Insignia Connected TV review:

Insignia Connected TV

In addition to Netflix and YouTube, the TV includes the in-house offering, Insignia On Demand.

Picture settings
Adjustable picture modes 1 Fine dejudder control No
Color temperature presets 3 Fine color temperature control No
Gamma presets 0 Color management system No

If you're a tweaker, prepare to be frustrated by the TV's video settings menu. If you want to change brightness or color, you are given a limited one-line-at-a-time menu, which also times out too quickly. There's very little for the advanced user to tweak here, though, with tint and color temperature presets as technical as it gets. Annoyingly, if you attempt to change the settings of one mode--Theater, for example--it instantly supplants the Custom mode with the new settings, so in practice there's only one adjustable mode.

HDMI inputs 4 Component video inputs 1
Composite video input(s) 1 VGA-style PC input(s) 1
USB port 1 Ethernet (LAN) port Yes
Other:The USB port is currently unused

The Insignia features four HDMI ports, which is very respectable for a TV at this price, while the single component, composite and VGA ports are now standard practice. Internet connectivity is aided by both wireless and wired capabilities. The USB port is currently inactive and plugging in a USB device brings up a "visit our forums for your suggestions" dialog box.

The TV features a proprietary Rocket Boost port that lets you add one of Best Buy's wireless audio peripherals.

The Insignia boasts four HDMI ports and an unusable USB slot.


The Insignia performed worse than most of the edge-lit LEDs we've tested, but that's expected at this cheaper price. Its best characteristic is relatively deep black levels for the price, but its subpar color, uniformity, and video processing kept it solidly mediocre. Insignia performed on par with the recently reviewed and somewhat more expensive Toshiba 46SL417U, outdid the Philips 40PFL5706/F7, and failed to match the other reviewed TVs in our comparison, most of which cost more.

We were able to improve the picture over the default Theater setting somewhat during calibration, but the lack of settings kept us from doing much about the inaccurate color.

Comparison models (details)
Toshiba 46SL417U 46-inch edge-lit LED
Philips 40PFL5706/F7 40-inch LCD
Samsung UN46D6400 46-inch edge-lit LED
Sony KDL-46EX720 46-inch edge-lit LED
LG 47LW5600 47-inch edge-lit local-dimming LED
Panasonic TC-L42E30 42-inch edge-lit LED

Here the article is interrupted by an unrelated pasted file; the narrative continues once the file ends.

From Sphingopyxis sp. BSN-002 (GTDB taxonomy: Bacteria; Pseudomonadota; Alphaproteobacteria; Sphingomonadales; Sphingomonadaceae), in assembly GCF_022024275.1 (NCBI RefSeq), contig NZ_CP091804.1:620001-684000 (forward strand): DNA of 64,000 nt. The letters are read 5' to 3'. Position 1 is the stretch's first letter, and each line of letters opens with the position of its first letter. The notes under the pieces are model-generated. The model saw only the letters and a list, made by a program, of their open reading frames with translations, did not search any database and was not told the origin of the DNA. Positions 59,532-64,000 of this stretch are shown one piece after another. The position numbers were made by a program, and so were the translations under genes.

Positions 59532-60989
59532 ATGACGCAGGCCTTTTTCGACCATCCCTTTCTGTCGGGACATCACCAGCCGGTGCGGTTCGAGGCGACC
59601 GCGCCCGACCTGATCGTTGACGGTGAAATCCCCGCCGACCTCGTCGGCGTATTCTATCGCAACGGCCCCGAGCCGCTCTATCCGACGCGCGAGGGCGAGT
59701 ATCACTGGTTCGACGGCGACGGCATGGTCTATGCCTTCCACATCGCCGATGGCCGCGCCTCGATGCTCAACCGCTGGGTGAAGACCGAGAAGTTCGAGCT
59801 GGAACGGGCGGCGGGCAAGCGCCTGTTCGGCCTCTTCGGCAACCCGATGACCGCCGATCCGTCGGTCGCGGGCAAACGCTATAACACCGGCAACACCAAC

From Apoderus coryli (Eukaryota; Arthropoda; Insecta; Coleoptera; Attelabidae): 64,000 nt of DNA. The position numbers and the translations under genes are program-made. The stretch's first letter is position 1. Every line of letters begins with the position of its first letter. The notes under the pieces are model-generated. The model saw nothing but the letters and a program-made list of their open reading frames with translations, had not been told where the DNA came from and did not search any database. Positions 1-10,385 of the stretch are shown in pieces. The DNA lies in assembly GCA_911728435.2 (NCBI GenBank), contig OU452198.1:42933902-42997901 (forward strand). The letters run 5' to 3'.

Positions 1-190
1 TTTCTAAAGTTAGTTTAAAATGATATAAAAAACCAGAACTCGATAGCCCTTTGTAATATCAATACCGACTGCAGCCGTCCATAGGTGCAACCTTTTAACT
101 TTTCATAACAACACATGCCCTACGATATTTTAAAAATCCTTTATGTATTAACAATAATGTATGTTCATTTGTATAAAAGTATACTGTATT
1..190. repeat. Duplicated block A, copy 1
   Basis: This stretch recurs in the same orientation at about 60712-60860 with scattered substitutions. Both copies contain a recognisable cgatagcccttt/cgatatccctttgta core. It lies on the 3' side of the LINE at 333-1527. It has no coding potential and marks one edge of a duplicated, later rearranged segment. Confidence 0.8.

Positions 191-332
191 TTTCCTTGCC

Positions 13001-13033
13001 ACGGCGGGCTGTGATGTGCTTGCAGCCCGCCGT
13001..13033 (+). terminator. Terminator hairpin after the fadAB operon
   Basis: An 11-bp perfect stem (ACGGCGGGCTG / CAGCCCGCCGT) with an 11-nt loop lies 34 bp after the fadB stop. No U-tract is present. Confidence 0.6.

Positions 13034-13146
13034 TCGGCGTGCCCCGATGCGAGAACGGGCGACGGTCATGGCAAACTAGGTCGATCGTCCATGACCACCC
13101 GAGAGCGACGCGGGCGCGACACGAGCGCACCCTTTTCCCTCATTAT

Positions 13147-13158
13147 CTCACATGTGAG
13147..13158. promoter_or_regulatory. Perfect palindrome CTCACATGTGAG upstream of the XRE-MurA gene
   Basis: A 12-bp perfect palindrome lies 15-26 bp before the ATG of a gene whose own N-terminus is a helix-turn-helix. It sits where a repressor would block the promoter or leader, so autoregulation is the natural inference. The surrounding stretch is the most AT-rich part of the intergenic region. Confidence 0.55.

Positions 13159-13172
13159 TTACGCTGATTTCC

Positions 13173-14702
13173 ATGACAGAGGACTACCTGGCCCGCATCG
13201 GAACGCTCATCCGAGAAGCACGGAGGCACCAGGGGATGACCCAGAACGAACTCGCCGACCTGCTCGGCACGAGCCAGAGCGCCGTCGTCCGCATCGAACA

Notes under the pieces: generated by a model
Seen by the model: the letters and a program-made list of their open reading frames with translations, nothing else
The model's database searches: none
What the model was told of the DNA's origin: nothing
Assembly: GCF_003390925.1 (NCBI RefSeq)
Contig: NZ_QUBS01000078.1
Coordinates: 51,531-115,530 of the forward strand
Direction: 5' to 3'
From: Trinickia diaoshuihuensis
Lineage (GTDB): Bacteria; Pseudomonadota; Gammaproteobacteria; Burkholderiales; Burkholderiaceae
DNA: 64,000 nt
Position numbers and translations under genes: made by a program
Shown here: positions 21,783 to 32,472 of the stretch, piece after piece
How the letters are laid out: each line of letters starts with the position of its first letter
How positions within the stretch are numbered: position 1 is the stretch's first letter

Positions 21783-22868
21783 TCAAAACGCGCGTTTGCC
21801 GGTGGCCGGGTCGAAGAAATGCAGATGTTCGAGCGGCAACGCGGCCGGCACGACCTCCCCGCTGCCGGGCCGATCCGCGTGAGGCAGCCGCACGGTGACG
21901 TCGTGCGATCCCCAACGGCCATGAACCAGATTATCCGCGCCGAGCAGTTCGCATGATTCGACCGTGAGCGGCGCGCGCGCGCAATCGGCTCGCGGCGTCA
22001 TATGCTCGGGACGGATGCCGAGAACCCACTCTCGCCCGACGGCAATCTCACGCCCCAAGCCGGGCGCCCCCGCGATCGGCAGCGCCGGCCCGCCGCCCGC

Black level: Blacks are surprisingly deep, which helped deliver a relatively punchy picture, although the Insignia tended to crush shadow detail near black. The LG and Samsung were inkier and contrast levels more natural when replaying the murky "Prison Solitary" scene at the beginning of the "Batman Begins". That said, the Insignia is a lot cheaper and was respectable in this category given its price level.

Color accuracy: As you can see in the chart below the TV de-emphasised green compared to red and blue, which left which left some scenes looking unnatural. Either this resulted in too-pink faces as if the actors had the beginning stages of hypothermia, or "electric" blues (not to be confused with the 80's anthem). Blacks were also shot through with a higher than usual amount of blue.

Video processing: While the Connected TV has a specific 24p mode, switching it on had no effect and our tests of 1080p/24 Blu-rays looked identically too-choppy whether the mode was turned on or off.

The Insignia also did something strange we hadn't seen before: the TV took one of our test scenes of a sky and made it look like an Etch a Sketch by crushing the blue into white and then suddenly erasing it back to blue.

The TV was able to resolve tricky moire tests relatively unscathed and showed full support for deinterlacing 1080i content.

Uniformity: The Insignia is afflicted by one of the most common LCD problems--backlight clouding--with our review sample featuring a brighter, discolored area in the bottom right-hand corner. After calibrating, the spot was still visible in a dark room and it went on to inform poor results in color uniformity, particularly on screen-filling primary colors.

Bright lighting: The TV has a matte finish, and based on our viewing in normal lighting conditions, it didn't pose any problems with distracting reflections.

Power consumption: We did not test the power consumption of the 32-inch member of the Insignia Connected TV series, but we did test the 42-inch model. For more information, refer to the review of the Insignia Connected TV NS-42E859A11.

Test Result Score
Black luminance (0%) 0.0079 Good
Avg. gamma 2.2306 Good
Near-black x/y (5%) 0.2392/0.2011 Poor
Dark gray x/y (20%) 0.3131/0.3204 Poor
Bright gray x/y (70%) 0.3112/0.314 Poor
Before avg. color temp. 6629 Average
After avg. color temp. 6669 Average
Red lum. error (de94_L) 0.5409 Good
Green lum. error (de94_L) 2.5469 Average
Blue lum. error (de94_L) 3.6068 Poor
Cyan hue x/y 0.2389/0.3259 Average
Magenta hue x/y 0.298/0.298 Poor
Yellow hue x/y 0.4425/0.4959 Poor
1080p/24 Cadence (IAL) Fail Poor
1080i De-interlacing (film) Pass Good
Motion resolution (max) 500 Average
Motion resolution (dejudder off) 300 Poor

Insignia Connected TV NS-42E859A11 CNET review calibration results

(Read more about how we test TVs.)

What you'll pay

    Visit manufacturer site for details.

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